Fig. 6

Fig. 6. 

Complex phase diagram of MnOx /Pd(100) films as a function of the oxygen chemical potential μ O or partial pressure p (O2 ) (from reference [[43]]).


In the ultra-thin regime, when films are supported on a metal substrate, a number of new effects takes place, which have implications on the film structure and the metal work function. First, a charge transfer between film and support takes place, whose sign depends on the relative position of the metal Fermi level (its electronegativity) and the oxide point of zero charge. For example, for a single MgO(111) monolayer [[44]], deposition on a simple metal (Mg, Al) results in an electron transfer from the substrate to the film, while on transition metal substrates (Ag, Mo, Pt) electrons are transferred in the opposite direction. While perfectly flat when unsupported, oxide monolayers may get rumpled upon deposition as a result of electrostatic interactions with the charge of the support (Fig. 7). The sign and strength of this structural polarization correlate with the interfacial charge transfer, in such a way that the associated dipoles have opposite signs and thus partially compensate each other [[44]]. Thus, as a whole, the modification of the metallic substrate work function includes three contributions: one due to the interfacial charge transfer, one due to the oxide film rumpling, and a third one due to the compression of the metal electrons at the interface with the oxide film. The relative strength of these three contributions is sensitive to the local interface structure, in particular the interfacial strain and the resulting misfit dislocations [[45]]. It is also critical for the charging of adsorbed species, with implications on the growth, chemical, optical, and magnetic properties of adsorbed metal particles and their self-organization [[46]].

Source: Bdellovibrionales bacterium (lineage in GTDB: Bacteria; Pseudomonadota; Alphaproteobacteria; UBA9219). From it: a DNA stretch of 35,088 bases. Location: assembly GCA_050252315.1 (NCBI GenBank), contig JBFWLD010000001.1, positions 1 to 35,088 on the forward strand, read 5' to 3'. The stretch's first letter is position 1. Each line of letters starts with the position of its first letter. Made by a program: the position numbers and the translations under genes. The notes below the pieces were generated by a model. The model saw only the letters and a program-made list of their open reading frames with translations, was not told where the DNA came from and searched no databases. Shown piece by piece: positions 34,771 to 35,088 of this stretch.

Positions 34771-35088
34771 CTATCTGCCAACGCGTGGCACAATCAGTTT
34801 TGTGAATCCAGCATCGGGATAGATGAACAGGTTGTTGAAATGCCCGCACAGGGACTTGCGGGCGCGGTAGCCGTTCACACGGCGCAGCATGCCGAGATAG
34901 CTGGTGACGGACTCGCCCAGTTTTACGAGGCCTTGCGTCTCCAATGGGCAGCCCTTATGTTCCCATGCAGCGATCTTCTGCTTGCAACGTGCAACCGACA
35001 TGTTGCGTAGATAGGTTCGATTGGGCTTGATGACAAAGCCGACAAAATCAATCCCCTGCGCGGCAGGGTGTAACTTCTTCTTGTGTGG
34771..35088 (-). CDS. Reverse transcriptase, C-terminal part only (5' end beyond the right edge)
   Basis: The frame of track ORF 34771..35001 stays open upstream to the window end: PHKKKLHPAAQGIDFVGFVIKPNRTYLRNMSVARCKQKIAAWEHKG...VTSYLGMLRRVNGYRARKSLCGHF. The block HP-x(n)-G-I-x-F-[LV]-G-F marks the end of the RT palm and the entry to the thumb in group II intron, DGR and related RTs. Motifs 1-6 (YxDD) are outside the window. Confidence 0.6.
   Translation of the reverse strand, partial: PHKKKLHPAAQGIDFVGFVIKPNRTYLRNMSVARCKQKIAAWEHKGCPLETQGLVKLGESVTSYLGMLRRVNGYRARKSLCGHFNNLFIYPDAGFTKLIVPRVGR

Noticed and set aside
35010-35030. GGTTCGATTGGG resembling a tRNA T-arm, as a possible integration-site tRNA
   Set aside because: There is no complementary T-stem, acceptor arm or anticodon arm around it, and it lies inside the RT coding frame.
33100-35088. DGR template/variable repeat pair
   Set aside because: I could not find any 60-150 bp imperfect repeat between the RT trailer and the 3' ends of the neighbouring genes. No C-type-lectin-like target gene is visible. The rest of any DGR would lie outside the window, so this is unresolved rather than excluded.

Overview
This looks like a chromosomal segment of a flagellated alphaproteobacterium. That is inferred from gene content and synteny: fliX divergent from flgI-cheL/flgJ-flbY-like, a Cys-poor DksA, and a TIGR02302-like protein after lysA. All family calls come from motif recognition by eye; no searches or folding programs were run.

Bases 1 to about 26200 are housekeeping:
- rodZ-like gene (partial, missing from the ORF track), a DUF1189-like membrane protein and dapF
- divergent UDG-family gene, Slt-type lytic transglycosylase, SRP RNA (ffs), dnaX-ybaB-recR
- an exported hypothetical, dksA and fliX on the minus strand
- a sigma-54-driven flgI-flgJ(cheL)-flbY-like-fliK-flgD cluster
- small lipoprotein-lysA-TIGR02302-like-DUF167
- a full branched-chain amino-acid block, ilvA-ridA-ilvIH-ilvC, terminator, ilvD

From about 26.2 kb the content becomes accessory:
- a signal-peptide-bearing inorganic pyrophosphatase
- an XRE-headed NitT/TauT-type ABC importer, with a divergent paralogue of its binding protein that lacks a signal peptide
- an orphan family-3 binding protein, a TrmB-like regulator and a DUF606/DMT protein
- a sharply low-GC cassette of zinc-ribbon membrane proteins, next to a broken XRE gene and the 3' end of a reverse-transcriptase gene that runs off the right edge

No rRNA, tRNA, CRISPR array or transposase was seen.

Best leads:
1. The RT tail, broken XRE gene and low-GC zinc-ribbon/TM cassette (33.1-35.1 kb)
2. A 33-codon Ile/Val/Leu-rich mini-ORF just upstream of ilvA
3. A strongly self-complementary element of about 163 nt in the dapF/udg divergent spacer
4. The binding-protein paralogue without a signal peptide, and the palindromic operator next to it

Fig. 7

Fig. 7. 

Schematic representation of the charge transfer (CT) and rumpling (R) dipole moments (shown by arrows), for the two cases of negative (a) and positive (b) metal charging. In the first case, oxygen atoms of the oxide film are repelled by the negative charge of the metal and pushed outwards. In the second case, they are attracted by the substrate. Cations, oxygens and metal atoms are represented by blue, red and brown circles, respectively.


Finally, the possible exchange of electrons between the oxide film and the support may in some cases help stabilizing very unexpected oxide stoichiometries. For example, exposition of an FeO(111) monolayer supported on a Pt(111) single crystal to an oxygen partial pressure in the millibar range results in a charged OFeO trilayer, with the iron atoms in a 3+ oxidation state and a missing electron per formula unit coming from the Pt substrate. The FeO2 trilayer may then serve as an oxygen reservoir for the oxidation of CO, which explains the greatly enhanced reactivity of this system compared to the bare underlying substrate, under the same conditions [[47]].

Polar surfaces and ultra-thin films